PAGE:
Fatal Oil Rig Accidents

Working on an oil rig in the UK or further afield can prove very lucrative for individuals. Long hours of high pay for weeks on end is definitely something to be coveted, but unfortunately working on an oil rig will always be a risky enterprise and accidents inevitably.

Thankfully, fatal accidents are an increasingly rare occurrence when it comes to oil rigs. The most recent incident came in 2017, when an offshore rig populated by Norwegian BP employees left one individual dead. On an oil rig there are many components at work, and you’re essentially channelling flammable materials all around you.

Each time a disaster happens, engineers learn something new about how to prevent disasters and make the oil rig as a whole a safer environment to work in. Here we’re going to take a look at some of the most famous oil rig disasters of all time and their statistics. Don’t worry though, oil rig accidents of this magnitude are few and far between, so if you’re thinking of entering the profession don’t let it put you off!

Sea Gem Disaster

The Sea Gem Disaster was a dark day for the British gas and oil industry, marking the capsize of the nation’s maiden drilling platform based off-shore.

There were 32 crewmembers aboard the Sea Gem, but in December 1965 the legs of the rig buckled under the pressure of the North Sea and caused it to sink. As a result, 13 were killed and five more sustained serious injuries. Thankfully, RAF and civilian ships were able to rescue the remaining employees of the disaster before any lives were lost.

Metal fatigue was blamed for the incident, and as a result it was agreed that in future regular inspections would take place to avoid a repeat of such an incident. Alas, the Piper Alpha Disaster was yet to unfold and once again change the face of oil rig safety in Britain.

Seacrest Drillship Disaster

The South China Sea was the location of the Seacrest Drillship Disaster, which unfolded a little south of the Thai capital Bangkok. Unfolding in 1989, the drillship was capsized in the event of a natural disaster – Typhoon Gay.

Waves of 40 feet were recorded on 3rd November 1989, which was the day of the incident. However, some degree of blame has since been apportioned to a higher centre of gravity that was considered not entirely safe and potentially not seaworthy. In addition, events unfurled so quickly that there was no time to send a distress signal and request help.

Unfortunately, the Seacrest Drillship Disaster proved to be one of the most statistically lethal accidents in the history of the industry. There were 97 crewmembers aboard the ship, which had been in use for over eight years, and just 6 of them survived – rescued by the Thai military and passing fishing boats once a helicopter spotted the capsized ship.

Ocean Ranger Oil Rig Disaster

This 1982 incident unfolded in February 1982. It was a storm that caused the problem, with severe winds that reached up to 120mph forcing the Ocean Ranger oil rig to capsize on the Newfoundland coast in Canada – under waves that reached heights of 65 feet.

Despite the Ocean Ranger being one of the largest rigs in the world at this point in time, it could not withstand the pressure of Mother Nature’s onslaught. A window was smashed, which allowed water into the rig – water that critically reached the ballast control room. It took around two hours before the damage was noticed, and by this point it was too late for anything to be done about the situation.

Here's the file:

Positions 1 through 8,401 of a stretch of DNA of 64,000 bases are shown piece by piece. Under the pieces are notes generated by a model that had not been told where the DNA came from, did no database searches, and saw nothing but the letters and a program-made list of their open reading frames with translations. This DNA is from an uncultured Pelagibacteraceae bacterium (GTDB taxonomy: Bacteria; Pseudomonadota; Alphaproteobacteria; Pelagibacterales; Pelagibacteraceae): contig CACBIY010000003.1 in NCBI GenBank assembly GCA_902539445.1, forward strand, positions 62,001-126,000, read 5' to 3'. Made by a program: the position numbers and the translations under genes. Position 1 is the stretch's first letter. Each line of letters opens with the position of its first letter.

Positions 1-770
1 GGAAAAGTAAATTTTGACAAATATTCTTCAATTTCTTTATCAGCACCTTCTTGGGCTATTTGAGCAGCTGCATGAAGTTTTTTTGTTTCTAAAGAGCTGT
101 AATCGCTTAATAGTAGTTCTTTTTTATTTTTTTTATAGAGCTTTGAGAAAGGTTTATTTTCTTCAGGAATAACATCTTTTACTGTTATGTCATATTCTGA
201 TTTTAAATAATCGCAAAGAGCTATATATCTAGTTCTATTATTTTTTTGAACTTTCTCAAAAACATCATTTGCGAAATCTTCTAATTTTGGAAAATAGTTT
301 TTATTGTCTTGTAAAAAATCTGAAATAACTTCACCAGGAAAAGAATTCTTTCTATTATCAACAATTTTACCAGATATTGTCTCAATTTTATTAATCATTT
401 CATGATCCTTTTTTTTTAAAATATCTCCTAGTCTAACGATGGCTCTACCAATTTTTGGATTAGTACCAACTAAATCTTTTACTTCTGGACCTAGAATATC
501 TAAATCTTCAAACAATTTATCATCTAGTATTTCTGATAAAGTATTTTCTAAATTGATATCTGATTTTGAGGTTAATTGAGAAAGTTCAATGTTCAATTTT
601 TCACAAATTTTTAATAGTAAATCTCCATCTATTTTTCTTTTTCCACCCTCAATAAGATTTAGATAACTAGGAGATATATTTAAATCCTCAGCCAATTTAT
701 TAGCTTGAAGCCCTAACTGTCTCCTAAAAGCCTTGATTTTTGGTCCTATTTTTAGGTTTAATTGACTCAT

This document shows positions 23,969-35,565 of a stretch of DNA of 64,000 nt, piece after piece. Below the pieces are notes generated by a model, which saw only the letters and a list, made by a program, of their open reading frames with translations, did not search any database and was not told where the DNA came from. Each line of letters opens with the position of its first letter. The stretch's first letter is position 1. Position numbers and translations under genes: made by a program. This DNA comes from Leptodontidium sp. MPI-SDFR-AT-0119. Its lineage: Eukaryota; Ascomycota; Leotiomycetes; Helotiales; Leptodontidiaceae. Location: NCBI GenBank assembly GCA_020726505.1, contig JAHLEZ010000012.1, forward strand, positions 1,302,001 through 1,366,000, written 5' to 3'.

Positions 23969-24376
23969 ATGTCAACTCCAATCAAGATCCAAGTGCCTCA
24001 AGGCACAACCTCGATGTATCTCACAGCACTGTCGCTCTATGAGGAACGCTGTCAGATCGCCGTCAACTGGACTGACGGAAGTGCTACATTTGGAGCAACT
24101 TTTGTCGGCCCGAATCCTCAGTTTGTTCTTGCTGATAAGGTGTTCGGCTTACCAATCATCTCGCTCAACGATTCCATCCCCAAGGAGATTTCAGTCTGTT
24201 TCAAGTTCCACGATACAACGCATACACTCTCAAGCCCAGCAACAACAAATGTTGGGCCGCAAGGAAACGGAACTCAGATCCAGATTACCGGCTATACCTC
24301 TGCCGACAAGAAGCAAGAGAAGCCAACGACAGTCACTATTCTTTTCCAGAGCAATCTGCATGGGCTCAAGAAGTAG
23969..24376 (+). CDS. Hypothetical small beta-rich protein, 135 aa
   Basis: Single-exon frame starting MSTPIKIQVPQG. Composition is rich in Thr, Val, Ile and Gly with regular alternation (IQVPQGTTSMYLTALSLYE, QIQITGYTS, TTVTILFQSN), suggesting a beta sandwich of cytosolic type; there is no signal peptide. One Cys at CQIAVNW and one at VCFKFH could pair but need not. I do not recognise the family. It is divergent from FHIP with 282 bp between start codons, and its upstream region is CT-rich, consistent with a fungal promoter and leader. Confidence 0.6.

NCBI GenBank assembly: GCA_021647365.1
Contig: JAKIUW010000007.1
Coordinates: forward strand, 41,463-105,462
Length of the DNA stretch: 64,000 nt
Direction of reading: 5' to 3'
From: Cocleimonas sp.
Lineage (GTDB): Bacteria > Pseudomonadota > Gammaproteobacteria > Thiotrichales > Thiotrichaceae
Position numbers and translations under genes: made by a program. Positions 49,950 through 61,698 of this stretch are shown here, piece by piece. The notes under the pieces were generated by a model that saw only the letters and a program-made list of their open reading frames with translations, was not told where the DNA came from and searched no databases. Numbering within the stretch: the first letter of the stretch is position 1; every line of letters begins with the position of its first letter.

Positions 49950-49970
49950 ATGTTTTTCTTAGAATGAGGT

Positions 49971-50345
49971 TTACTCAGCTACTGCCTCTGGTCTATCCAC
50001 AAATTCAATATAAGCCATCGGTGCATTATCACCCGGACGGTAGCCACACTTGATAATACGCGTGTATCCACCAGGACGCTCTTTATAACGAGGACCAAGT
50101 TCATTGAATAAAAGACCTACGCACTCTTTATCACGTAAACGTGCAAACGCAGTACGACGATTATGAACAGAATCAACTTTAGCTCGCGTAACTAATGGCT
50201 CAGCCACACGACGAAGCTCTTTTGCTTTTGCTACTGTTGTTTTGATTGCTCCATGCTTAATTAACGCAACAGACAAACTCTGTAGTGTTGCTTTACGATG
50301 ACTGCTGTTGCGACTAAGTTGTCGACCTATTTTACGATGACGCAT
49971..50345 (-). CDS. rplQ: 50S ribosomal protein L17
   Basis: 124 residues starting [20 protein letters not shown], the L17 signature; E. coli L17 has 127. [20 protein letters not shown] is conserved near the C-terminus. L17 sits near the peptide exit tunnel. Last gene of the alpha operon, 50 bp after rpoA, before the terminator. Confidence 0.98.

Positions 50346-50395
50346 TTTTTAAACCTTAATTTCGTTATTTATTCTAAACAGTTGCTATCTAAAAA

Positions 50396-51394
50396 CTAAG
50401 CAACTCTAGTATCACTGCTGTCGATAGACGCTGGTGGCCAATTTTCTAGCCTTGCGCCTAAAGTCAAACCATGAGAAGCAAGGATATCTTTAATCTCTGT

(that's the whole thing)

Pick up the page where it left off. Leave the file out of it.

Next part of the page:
Attempts were made to abandon the rig, with only 36 crewmembers managing to make their escape on a solitary lifeboat. 20 employees ended up in the water before the oil rink even finished sinking, and once it capsized in full many more souls were drowned. In the end, 84 people lose their lives in the Ocean Ranger Oil Rig Disaster.

Piper Alpha Disaster

The most infamous oil rig disaster of all time occurred in July 1988, when the Piper Alpha Disaster claimed 167 lives after a gas leak caused a major fire. Fire remains the most common cause of fatal accidents in such settings, followed by slips, trips and falls, falling objects and electrical faults.

The leak stemmed from a condensate pipe, which had earlier been removed as part of a standard maintenance job. While the open area had been sealed as a temporary measure, which was perfectly safe in principle, the work was not reported to the night shift workers. When another gap pump on the rig tripped later that evening, a crewman switched on the previously repaired pump and gas began to seep throughout the oil rig.

This was only going to end one way – numerous locations throughout the rig began to catch fire, and eventually the blaze raged for over three weeks. The crew abandoned the oil rig, but only 61 people survived.

The severity of the Piper Alpha Disaster sparked a complete rethink of the safety profile of the gas and oil industry. The Offshore Industry Liaison Committee trade union was forged as a result of the incident, and a statue memorialising those who lost their lives still stands in Aberdeen.

Perhaps most importantly, comprehensive safety assessments are now conducted in every offshore workplace. Most oil rigs will bring in external experts to ensure that everybody is able to complete their tasks in a safe and secure manner.

This means that you can rest assured that, despite being a high-risk environment, working on an oil rig is comparatively secure – just ensure that you follow the appropriate safety protocols laid out by law and your employers.